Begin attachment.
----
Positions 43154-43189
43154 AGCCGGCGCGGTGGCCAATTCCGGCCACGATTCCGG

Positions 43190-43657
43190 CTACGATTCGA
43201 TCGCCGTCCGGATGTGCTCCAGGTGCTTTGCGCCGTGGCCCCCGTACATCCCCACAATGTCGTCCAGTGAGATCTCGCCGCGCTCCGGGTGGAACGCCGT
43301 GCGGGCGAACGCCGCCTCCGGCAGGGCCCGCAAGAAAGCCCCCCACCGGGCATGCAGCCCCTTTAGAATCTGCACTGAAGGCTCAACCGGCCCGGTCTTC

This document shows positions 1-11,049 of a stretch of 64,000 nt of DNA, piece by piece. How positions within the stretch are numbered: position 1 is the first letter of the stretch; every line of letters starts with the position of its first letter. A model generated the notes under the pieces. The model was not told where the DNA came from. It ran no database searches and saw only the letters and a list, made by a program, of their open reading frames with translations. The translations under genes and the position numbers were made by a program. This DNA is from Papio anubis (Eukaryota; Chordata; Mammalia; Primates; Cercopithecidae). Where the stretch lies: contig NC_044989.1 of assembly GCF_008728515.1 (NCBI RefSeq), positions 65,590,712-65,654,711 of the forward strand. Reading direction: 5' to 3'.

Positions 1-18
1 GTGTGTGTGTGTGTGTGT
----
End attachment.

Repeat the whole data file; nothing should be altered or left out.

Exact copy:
Positions 43154-43189
43154 AGCCGGCGCGGTGGCCAATTCCGGCCACGATTCCGG

Positions 43190-43657
43190 CTACGATTCGA
43201 TCGCCGTCCGGATGTGCTCCAGGTGCTTTGCGCCGTGGCCCCCGTACATCCCCACAATGTCGTCCAGTGAGATCTCGCCGCGCTCCGGGTGGAACGCCGT
43301 GCGGGCGAACGCCGCCTCCGGCAGGGCCCGCAAGAAAGCCCCCCACCGGGCATGCAGCCCCTTTAGAATCTGCACTGAAGGCTCAACCGGCCCGGTCTTC

This document shows positions 1-11,049 of a stretch of 64,000 nt of DNA, piece by piece. How positions within the stretch are numbered: position 1 is the first letter of the stretch; every line of letters starts with the position of its first letter. A model generated the notes under the pieces. The model was not told where the DNA came from. It ran no database searches and saw only the letters and a list, made by a program, of their open reading frames with translations. The translations under genes and the position numbers were made by a program. This DNA is from Papio anubis (Eukaryota; Chordata; Mammalia; Primates; Cercopithecidae). Where the stretch lies: contig NC_044989.1 of assembly GCF_008728515.1 (NCBI RefSeq), positions 65,590,712-65,654,711 of the forward strand. Reading direction: 5' to 3'.

Positions 1-18
1 GTGTGTGTGTGTGTGTGT